An evolution of the inspector profession

The Court’s recommendation would lead to a major change in the inspectorate’s profession. What the Court wants is the definition of “a new functional project” for the inspectors leading to a merger of the two bodies of IEN and IPR. We also link up with an old project that is gradually finding its way into National Education. JM Blanquer has already started a career rapprochement. “The functional rapprochement between the inspection bodies, advocated by the Court, will make it possible to strengthen both the links between school and college, and within the 2nd stage between the different types of education, and the process of collective evaluation. The merger of the two audit bodies can only be the result of this process of functional rapprochement,” the Court of Auditors wrote.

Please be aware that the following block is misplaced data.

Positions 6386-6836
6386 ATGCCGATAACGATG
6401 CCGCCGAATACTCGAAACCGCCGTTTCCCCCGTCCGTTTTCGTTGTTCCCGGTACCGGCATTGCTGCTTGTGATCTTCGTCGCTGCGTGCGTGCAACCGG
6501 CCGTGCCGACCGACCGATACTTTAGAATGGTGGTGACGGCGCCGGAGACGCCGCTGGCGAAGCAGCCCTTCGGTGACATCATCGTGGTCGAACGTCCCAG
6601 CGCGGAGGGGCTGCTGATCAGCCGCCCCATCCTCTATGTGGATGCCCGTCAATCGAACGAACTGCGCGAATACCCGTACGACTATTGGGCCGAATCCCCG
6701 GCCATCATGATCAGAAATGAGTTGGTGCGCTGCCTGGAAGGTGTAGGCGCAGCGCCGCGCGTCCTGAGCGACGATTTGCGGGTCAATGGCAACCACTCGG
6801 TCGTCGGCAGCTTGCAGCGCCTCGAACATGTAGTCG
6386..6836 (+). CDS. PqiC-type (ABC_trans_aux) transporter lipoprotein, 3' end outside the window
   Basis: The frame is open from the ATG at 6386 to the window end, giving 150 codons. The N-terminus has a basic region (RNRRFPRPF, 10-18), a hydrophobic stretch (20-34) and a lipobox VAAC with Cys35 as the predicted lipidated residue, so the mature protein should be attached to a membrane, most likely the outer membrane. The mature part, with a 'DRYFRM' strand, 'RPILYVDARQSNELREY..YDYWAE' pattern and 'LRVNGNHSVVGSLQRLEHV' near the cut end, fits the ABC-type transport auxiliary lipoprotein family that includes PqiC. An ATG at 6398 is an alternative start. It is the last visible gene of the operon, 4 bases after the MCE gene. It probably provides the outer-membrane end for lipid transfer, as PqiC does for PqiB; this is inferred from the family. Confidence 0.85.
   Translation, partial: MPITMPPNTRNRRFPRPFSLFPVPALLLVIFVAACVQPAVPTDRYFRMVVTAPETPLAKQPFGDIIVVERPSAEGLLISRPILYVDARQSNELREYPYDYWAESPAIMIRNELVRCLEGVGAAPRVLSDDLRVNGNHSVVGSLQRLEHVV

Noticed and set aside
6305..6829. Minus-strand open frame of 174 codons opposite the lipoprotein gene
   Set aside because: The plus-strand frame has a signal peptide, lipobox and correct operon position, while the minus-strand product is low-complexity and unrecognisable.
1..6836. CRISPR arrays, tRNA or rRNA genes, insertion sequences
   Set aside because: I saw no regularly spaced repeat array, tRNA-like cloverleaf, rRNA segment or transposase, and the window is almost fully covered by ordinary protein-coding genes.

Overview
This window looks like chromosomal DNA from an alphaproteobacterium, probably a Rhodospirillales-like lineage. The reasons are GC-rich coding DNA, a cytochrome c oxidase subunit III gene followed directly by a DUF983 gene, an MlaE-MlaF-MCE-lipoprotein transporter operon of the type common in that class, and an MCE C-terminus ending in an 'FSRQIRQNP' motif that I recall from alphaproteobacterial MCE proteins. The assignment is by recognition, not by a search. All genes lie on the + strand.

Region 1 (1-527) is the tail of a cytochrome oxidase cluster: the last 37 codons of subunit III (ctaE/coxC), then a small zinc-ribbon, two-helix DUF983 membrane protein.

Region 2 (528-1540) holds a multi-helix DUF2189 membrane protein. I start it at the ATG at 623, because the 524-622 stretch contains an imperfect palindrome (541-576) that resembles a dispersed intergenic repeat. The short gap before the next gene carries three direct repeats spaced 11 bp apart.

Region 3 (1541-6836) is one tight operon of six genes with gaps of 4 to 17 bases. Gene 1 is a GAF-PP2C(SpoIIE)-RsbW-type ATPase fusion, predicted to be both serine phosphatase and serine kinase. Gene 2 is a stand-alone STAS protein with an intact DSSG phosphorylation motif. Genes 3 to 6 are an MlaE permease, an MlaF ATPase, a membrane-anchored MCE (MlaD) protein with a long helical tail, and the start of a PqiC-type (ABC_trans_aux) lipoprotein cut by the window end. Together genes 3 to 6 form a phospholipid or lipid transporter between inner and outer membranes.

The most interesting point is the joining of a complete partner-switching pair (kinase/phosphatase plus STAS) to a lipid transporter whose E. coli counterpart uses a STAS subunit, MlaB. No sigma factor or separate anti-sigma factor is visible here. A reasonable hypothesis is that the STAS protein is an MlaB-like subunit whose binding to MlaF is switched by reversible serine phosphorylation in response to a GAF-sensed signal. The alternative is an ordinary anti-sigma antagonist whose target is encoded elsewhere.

To this end, the Court also recommends changing the management of the careers of inspectors, which are managed at national level, according to the same principle as teachers. “While the relatively small number of inspectors partly justifies this centralized management, it is nevertheless unsatisfactory that for executives whose action is almost exclusively exercised in academies, so little consideration is given to the opinions and expertise of academic officials… The collective management of inspectors does not sufficiently consider their role as academy executives and the concerns of their direct employers,” she writes. She also wants to do something about their distribution. She notes that their numbers vary widely by area (on average one IEN for 229 teachers, but one for 307 in the 93, one IPR for 137 teachers in Limoges against one for 228 in Versailles).